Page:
The aim of this study is twofold. Firstly, we used a laboratory experiment to determine the equilibrium time of 15N2 in Seawater from the Baltic Sea and used these numbers for an error calculation. By doing so, we tried to generate a measure for the underestimation of 15N2 fixation rates when using the bubble method.

Secondly, we applied a meta- analytical approach to evaluate results from published papers comparing both methods. Variability and heterogeneity of published 15N2 fixation rates were estimated for different incubation times and a mean effect size over all studies was calculated. Finally, considerations are given for the bubble method and its use in future studies.

Materials and Methods

Laboratory Experiment and Error Calculation

Dissolution of 15N2 in Brackish Seawater

We tested the equilibration of 15N2 with filtered seawater empirically using both the 15N2 bubble method (Montoya et al., 1996) and the enriched water method (Mohr et al., 2010). The seawater used in these experiments was collected from the Baltic Sea at the pier off Heiligendamm (54° 8.55′ N, 11° 50.6′ E, salinity of 14) and filtered through 0.2 μm cellulose acetate membranes (Sartorius) using a peristaltic pump. For the bubble method, filtered seawater was then transferred to 1 L polycarbonate Nalgene®bottles fitted with septum caps, taking care to eliminate all headspace from the filled bottles. We then added 1 ml 15N2 gas (98%, Campro Scientific lot # EB1169V) by direct injection through the septum with overpressure released via a cannula. Bottles were gently mixed for 5 min.

We followed the protocol of Mohr et al. (2010) to test the enriched water method using degassed seawater. In brief, degassed seawater was prepared using vacuum in a 1.7 × 5.5 MiniModule (3M Liqui cel) attached to a peristaltic pump (TP4000 E—Economic, Thölen, Germany 950 mbar). We assessed the efficiency of degassing by determining dissolved O2 concentrations in the degassed water by Winkler titration until O2 concentration were below the detection limit. Thereupon, 1.1 liter of degassed water was transferred to a Tedlar bag (Dupont, USA), flushed with helium to ensure absence of air inside the bags to which 11 mL of 15N2 gas (98%, Campro Scientific lot # EB1169V) was added. The bag was agitated for 5 min (in which the bubble did not disappear) at room temperature. 50 mL of the enriched water was added to each 1.1L incubation bottle filled air free with Baltic Sea water.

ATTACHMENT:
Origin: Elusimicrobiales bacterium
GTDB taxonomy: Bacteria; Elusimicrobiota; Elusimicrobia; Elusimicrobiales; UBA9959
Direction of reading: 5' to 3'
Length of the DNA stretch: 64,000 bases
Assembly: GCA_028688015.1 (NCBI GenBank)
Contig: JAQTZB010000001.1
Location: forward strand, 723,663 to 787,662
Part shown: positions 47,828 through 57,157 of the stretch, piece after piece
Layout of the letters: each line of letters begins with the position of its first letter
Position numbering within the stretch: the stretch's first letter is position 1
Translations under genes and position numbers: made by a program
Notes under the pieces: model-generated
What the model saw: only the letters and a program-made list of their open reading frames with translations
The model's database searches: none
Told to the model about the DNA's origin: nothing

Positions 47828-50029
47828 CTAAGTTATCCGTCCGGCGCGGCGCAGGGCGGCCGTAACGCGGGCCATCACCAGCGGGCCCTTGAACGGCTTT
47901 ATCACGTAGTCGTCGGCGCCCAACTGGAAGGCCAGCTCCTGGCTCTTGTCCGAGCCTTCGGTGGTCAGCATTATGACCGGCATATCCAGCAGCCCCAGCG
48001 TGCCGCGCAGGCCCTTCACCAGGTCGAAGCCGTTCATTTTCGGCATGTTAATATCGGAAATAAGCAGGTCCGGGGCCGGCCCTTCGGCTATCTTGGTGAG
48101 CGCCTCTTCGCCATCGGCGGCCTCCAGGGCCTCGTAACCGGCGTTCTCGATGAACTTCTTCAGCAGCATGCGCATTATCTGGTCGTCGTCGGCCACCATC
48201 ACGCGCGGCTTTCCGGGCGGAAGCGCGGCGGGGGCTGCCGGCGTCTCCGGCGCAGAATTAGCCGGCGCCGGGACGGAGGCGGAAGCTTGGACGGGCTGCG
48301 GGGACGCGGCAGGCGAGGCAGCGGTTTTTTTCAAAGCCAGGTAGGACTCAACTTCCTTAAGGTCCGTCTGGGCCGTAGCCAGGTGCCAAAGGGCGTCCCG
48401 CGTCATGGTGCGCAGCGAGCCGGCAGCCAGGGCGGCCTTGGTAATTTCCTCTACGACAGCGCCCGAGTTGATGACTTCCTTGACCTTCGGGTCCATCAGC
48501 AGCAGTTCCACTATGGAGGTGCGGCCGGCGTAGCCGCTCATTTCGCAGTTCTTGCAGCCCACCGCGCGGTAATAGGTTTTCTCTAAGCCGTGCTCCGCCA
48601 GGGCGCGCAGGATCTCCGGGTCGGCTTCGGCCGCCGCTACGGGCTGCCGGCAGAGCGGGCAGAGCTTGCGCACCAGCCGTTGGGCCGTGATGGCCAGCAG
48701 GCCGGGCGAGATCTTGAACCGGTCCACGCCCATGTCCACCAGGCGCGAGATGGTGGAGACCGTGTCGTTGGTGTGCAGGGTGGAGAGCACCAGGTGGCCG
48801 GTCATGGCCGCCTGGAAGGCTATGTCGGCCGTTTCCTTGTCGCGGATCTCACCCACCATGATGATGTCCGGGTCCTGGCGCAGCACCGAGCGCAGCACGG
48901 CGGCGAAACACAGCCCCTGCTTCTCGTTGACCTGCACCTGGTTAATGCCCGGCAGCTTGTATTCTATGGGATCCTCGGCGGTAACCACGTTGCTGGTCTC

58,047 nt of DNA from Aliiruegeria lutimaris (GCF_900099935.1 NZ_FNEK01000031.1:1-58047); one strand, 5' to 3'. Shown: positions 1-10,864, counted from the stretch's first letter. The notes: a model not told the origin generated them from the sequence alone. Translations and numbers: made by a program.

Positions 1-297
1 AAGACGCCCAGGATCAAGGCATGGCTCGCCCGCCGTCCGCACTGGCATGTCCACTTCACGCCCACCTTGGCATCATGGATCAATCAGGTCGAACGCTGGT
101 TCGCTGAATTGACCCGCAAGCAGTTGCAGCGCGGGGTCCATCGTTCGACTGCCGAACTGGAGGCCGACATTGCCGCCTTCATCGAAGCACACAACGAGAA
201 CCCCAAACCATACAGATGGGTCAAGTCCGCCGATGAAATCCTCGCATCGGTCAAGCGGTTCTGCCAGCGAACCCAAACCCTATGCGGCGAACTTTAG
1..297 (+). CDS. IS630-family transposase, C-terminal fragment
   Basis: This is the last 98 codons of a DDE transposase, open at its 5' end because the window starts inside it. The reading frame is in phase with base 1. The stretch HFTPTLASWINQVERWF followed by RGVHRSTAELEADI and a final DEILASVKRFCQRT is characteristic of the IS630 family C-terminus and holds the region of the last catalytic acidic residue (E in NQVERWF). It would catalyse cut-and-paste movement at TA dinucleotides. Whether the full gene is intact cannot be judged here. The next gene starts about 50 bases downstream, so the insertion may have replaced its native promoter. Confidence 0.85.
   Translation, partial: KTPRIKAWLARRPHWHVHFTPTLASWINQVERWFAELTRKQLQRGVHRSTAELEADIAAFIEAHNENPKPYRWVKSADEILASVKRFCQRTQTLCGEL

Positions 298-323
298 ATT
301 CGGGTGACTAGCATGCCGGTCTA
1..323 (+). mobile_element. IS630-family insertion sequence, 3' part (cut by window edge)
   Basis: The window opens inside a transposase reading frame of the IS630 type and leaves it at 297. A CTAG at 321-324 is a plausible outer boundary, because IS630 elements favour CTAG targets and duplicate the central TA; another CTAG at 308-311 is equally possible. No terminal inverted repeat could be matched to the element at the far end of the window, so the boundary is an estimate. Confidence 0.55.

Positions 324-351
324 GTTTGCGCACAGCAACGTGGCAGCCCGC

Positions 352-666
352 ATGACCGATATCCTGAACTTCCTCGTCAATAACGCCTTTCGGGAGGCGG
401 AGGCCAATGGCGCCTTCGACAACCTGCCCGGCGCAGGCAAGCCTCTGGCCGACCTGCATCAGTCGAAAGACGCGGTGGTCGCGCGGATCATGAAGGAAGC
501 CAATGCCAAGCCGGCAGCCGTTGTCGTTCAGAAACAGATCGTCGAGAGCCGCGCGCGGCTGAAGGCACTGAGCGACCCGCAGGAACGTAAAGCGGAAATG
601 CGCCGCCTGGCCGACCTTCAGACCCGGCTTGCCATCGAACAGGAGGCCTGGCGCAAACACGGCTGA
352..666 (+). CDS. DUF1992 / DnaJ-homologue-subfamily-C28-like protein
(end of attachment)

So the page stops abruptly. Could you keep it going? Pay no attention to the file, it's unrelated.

All bottles were incubated at 15°C on a horizontal shaker (10 rpm, IKA HS 501, USA) located in a walk- in incubator. Incubations were carried out in triplicate and lasted for 24 h. Replicate sets of bottles were sampled immediately (t = 0 h) and at 1, 2, 4, 8, 12, and 24 h after addition of 15N2 for analysis of the 15N atom% enrichment of dissolved N2, for which duplicate sub-samples from each bottle were transferred headspace-free into 12 mL exetainers. Crimp-sealed exetainers were stored in the dark at 4°C for up to 3 days. The 15N atom % enrichment of dissolved N2 was analyzed by measuring the abundance and concentration of masses 29N2 and 30N2 using a manual method similar to the automated gas chromatography-isotope ratio mass spectrometry approach described in Holtappels et al. (2011). In brief, water samples were taken from sealed exetainers with a gas tight glass syringe and a subsample was injected on-column on a 2 m stainless steel packed Porapak Q column (Supelco) with a constant flow of He carrier. Water was removed from the sample cryogenically (liquid nitrogen) and oxygen was removed by passage through a column packed with copper wire heated to 650°C. After purification, the N2 was introduced to a mass spectrometer through an open split interface (Conflo IV, Thermo Scientific) and analyzed on a Delta V Advantage (Thermo Scientific). After every 5th sample air a standard was introduced.

We calculated dissolved 15N2 concentrations according to Dalsgaard and Thamdrup (2002). Results of the bubble method were taken as a basis for error estimation as described below.